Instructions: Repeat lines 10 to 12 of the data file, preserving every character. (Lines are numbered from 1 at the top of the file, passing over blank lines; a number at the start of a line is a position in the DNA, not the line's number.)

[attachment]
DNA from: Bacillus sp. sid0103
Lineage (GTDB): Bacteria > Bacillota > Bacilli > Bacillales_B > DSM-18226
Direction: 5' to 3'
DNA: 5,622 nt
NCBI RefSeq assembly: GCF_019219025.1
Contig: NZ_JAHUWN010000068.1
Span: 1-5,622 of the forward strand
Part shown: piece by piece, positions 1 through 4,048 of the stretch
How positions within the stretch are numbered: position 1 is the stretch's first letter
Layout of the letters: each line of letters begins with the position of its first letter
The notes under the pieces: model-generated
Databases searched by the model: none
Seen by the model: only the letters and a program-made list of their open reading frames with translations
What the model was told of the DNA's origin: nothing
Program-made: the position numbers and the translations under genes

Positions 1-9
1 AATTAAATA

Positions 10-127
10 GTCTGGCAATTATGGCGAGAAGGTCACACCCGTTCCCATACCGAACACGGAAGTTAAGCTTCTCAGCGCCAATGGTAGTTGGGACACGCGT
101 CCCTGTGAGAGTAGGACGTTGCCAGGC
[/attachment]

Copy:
Layout of the letters: each line of letters begins with the position of its first letter
The notes under the pieces: model-generated
Databases searched by the model: none